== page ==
Seeley, Leister, Englert, Hack/Slash: My First Maniac

Now that I've finished all the omnibus volumes of Hack/Slash, I'm picking away at all the stories that weren't collected in those books. Which has led me to My First Maniac. My First Maniac is an early Hack/Slash story, detailing Cassie Hack's first encounter with a slasher after the death of her mother. (Second death, that is.) It's a little odd that this one didn't make it into the omnis, but apparently Tim Seeley wanted to preserve it as a stand-alone story with a low price point as a way to onboard new readers. I'm not entirely convinced that this is a great introduction to Hack/Slash, but it's got some interesting moments and it's nice to return to a young Cassie Hack for a bit.

Hideyuki Kikuchi, Vampire Hunter D: Twin-Shadowed Knight (Parts One and Two)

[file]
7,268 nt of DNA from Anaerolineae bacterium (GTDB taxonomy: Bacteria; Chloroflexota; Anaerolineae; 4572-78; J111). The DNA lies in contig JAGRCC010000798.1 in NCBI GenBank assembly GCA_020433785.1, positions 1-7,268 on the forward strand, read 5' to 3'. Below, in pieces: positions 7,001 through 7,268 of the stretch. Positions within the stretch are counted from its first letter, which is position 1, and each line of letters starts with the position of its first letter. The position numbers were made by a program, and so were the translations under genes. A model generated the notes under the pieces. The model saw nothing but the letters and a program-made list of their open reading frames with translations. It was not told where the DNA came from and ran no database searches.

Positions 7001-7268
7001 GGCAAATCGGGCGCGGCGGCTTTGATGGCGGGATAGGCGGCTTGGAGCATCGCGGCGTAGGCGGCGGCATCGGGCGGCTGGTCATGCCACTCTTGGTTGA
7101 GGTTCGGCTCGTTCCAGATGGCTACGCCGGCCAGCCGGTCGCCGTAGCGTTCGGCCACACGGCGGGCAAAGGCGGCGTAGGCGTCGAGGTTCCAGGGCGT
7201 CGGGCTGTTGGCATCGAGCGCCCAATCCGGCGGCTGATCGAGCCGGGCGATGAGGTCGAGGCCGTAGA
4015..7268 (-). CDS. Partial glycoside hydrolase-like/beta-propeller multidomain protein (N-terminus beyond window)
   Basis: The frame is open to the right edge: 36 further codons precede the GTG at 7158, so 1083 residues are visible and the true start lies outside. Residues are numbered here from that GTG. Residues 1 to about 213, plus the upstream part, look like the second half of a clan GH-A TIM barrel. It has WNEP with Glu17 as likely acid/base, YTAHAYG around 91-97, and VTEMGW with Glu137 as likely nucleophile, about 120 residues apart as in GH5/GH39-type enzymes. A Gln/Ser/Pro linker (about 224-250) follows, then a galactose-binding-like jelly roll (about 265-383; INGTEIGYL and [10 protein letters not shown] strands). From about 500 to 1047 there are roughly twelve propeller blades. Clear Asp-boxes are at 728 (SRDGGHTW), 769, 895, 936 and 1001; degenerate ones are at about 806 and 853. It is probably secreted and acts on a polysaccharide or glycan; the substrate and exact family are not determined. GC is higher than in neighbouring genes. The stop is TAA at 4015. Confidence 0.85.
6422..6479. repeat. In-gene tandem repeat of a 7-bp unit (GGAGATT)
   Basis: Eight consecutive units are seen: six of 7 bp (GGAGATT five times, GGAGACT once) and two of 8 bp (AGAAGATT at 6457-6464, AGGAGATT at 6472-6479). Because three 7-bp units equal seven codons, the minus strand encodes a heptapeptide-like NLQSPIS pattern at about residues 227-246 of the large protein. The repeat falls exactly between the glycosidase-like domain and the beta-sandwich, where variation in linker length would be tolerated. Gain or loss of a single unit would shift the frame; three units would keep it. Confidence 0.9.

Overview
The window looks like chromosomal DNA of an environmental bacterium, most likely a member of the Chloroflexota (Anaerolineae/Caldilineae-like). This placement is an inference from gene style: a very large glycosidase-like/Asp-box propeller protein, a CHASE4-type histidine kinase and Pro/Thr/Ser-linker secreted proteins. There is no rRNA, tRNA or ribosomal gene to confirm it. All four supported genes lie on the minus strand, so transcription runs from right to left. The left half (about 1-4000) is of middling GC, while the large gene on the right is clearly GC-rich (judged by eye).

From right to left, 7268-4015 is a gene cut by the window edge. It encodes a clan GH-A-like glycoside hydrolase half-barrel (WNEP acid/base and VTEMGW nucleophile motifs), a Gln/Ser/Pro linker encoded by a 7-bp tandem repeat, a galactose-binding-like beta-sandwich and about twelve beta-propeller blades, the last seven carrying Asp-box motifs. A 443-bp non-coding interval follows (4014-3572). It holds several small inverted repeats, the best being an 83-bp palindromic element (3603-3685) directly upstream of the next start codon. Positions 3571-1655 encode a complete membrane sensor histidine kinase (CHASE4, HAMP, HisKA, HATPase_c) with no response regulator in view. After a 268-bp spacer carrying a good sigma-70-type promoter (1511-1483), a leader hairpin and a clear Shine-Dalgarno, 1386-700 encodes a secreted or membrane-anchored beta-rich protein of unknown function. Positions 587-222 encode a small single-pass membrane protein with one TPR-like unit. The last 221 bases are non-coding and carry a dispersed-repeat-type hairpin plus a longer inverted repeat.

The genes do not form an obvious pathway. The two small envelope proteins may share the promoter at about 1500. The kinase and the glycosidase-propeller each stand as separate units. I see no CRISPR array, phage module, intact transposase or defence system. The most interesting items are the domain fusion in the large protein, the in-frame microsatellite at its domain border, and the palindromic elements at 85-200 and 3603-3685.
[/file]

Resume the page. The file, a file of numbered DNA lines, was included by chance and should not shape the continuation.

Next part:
I made it through another double helping of Hideyuki Kikuchi's Vampire Hunter D series! In Twin-Shadowed Knight, "D" stands for doppelganger because our gorgeous vampire hunter meets his exact duplicate. Well, almost exact; this version of D calls women "baby," so that's an interesting variation. Other than that, this is yet another installment in the ongoing series that suggests that being anywhere near D is a terrible idea; he's generally untouched by the fallout from his adventures, but everyone else who comes into his orbit really gets fucked over.

Brian Evenson, The Open Curtain